January 7, 1963 - The Houston Oilers representatives to the 1963 AFL All-Star Game. Back Row - Rich Michael, Ed Husmann, Bob Talamini, Charlie Hennigan, Don Floyd, George Blanda. Front Row - Freddy Glick, Jim Norton, Tony Banfield, Bob Schmidt, Charlie Tolar, Al Jamison.

January 13, 1963 - Austin Gonsoulin of the Denver Broncos makes a leaping interception in front of the Houston Oilers Charlie Hennigan, in the second annual AFL All-Star Game.

November 11, 1962 - The San Diego Chargers Ernie Ladd prepares to tackle Cookie Gilchrist, the Buffalo Bills star running back and 1962 AFL Most Valuable Player.

November 15, 1964 - The Chargers defense swarms over Chiefs running back, Curtis McClinton.

November 6, 1964 - George Blanda drops back against the Patriots defense in Fenway Park.

November 23, 1967 - Daryle Lamonica and the Raiders facing the tough Chiefs defense in Kansas City Municipal Stadium.


New AFL Library List!!

Thanks to the recent increase in popularity of the American Football League, a number of books have been written about subjects with varying degrees of AFL connection.  New league and team histories, biographies, and specialized subject works are now published on an annual basis.

I have recently compiled a list of titles with AFL connections.  I have tried to keep the list limited to books that have strong AFL connections, and don’t simply contain a line or two, here or there.  The list is broken up into four sections, League Histories, Team Histories, Special Subjects, and Biographies/Autobiographies.

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Winston Hill Deserves to be in Canton

Winston Hill may be the most underrated of the great AFL tackles.  When considering the top tackles in the league, Ron Mix, Jim Tyrer, Stew Barber and a few others come to mind.  Hill ranks right up there with the best of them, yet somehow never seems to receive the respect that he deserves.

Hill is an All-Time AFL Second Team member, and was selected to eight AFL All-Star and NFL Pro Bowl games.  He was a dominant player both before and after the merger, yet like so many other AFL stars, he still has no spot in Canton.

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Harvey Frommer’s Notes on Super Bowl I

Len Dawson throws over the Packers' Ray Nitschke.

Len Dawson throws over the Packers’ Ray Nitschke.

The 50th anniversary of Super Bowl I is sneaking up on us, and I can only imagine the media campaign that will be unleashed by the NFL.  Fortunately, this will also give cause for historians to review the first AFL-NFL championship game (as Super Bowl I was initially referred to) and all of the build-up surrounding the AFL-NFL merger.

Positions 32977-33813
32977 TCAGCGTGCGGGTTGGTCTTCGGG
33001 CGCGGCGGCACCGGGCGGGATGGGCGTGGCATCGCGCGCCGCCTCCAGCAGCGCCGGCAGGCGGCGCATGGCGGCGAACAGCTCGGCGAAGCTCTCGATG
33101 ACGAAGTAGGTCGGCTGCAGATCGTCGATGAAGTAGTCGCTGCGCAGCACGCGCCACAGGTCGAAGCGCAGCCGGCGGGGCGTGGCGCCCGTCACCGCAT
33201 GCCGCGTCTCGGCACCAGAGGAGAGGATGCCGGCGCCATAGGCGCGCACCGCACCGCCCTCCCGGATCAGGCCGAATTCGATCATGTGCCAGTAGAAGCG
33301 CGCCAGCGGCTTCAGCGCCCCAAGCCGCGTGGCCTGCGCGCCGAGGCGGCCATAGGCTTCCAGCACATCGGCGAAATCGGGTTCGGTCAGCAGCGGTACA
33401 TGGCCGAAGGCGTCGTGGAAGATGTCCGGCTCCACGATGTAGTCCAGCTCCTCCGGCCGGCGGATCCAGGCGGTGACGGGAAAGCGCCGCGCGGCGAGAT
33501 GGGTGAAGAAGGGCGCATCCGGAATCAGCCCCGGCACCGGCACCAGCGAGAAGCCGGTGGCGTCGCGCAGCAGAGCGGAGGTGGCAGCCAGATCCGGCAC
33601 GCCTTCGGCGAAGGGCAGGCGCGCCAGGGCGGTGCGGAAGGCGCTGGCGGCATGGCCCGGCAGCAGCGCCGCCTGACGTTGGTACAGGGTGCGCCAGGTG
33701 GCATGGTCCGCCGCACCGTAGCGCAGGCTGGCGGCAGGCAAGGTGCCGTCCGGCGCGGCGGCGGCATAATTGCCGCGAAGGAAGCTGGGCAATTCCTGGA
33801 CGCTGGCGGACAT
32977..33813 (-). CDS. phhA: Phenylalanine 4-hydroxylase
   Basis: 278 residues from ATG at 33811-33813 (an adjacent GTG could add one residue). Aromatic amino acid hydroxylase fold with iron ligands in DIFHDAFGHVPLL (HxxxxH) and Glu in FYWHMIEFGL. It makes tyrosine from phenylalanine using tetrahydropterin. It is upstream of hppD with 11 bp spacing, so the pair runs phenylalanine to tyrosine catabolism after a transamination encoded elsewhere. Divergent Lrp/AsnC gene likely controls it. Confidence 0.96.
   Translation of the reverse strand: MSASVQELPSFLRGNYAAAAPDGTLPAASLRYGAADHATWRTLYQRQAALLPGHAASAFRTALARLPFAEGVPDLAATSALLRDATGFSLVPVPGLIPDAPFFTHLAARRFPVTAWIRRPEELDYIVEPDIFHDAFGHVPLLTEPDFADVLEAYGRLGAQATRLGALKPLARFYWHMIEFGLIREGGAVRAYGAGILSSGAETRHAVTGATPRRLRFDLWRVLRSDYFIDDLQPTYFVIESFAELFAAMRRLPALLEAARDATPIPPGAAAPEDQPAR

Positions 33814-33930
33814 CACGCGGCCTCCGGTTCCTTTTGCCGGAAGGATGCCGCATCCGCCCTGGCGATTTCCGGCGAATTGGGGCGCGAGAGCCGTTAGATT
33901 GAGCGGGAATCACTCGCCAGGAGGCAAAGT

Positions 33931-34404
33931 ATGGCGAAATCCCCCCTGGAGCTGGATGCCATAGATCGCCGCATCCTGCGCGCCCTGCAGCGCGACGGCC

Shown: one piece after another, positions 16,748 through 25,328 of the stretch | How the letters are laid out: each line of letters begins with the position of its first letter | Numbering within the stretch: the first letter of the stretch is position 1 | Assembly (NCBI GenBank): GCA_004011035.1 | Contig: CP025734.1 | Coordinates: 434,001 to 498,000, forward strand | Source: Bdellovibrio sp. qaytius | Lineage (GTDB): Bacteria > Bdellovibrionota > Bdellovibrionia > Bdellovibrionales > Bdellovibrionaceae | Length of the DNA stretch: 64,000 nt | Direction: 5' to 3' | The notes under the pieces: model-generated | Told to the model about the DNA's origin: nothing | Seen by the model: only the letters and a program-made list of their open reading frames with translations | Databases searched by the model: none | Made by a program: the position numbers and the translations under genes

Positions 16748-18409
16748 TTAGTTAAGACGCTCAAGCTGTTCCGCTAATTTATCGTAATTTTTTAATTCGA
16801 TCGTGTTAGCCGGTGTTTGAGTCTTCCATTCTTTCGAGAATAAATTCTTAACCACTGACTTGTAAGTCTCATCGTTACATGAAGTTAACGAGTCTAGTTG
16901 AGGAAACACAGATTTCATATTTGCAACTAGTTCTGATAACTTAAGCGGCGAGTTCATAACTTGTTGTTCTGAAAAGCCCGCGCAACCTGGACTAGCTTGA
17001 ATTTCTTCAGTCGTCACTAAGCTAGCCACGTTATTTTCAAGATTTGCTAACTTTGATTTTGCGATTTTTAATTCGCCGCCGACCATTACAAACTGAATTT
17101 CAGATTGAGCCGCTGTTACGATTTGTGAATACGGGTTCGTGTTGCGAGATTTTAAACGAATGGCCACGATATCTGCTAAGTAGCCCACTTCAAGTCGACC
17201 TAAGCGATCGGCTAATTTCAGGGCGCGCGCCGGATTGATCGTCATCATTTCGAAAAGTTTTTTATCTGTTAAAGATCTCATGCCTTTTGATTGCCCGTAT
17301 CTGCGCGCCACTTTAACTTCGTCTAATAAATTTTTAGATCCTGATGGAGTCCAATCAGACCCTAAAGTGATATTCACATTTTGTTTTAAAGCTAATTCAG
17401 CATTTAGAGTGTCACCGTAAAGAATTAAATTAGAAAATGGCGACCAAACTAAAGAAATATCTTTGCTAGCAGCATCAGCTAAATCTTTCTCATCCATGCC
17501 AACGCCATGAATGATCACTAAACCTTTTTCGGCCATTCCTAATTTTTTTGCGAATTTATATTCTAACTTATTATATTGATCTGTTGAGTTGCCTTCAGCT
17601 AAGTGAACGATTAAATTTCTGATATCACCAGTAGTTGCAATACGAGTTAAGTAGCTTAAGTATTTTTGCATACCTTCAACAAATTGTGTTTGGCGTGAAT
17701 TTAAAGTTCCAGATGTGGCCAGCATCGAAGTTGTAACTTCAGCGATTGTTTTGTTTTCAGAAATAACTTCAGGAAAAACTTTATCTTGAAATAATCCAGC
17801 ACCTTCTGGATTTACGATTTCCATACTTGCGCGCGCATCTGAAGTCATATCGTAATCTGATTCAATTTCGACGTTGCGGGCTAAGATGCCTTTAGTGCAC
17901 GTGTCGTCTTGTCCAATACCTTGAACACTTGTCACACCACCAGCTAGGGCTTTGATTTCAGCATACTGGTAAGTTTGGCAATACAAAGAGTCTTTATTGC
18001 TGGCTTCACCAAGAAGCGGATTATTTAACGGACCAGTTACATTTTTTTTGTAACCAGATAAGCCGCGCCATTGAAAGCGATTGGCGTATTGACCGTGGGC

A new book titled When It Was Just A Game by oral historian Harvey Frommer, is now on bookshelves across the country, and provides an in-depth look at that earliest of AFL-NFL contests.  I’ve just placed my Amazon order, and will be reviewing the book here on Tales.  In the meantime, I came across an interesting article about Frommer’s research for the book.  Some of these notes are rather well-known, but they still provide historical background on the spectacle that is the Super Bowl.

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Bills Add Saban to Wall of Fame

For many years, fans of the 1960s Buffalo Bills have wondered why former Bills head coach, Lou Saban, had been overlooked for inclusion on the team’s Wall of Fame.  Saban led the Bills to their lone AFL championships with victories over the favored-Chargers.

The pro-Saban chants seemed to increase in recent years – several articles were written and an Add LOU SABAN to Buffalo Bills Wall of Fame Facebook page was created.  But more years passed, and still Saban remained on the outside.

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Minnesota-Oakland AFL Connection

Most AFL fans understand that Minnesota was originally scheduled to have an AFL team when the league began play in 1960.  Through a series of backroom dealings, the Minnesota ownership group backed out at the last minute, after being promised an NFL expansion franchise.  This news was brought to the AFL group by New York Titans owner, Harry Wismer, who announced to the crowd, “Boys, it looks like it’s the Last Supper.”  In classic dramatic Wismer fashion, he proceeded to call Max Winter, head of the Minnesota syndicate, “Judas,” during a series of heated exchanges.

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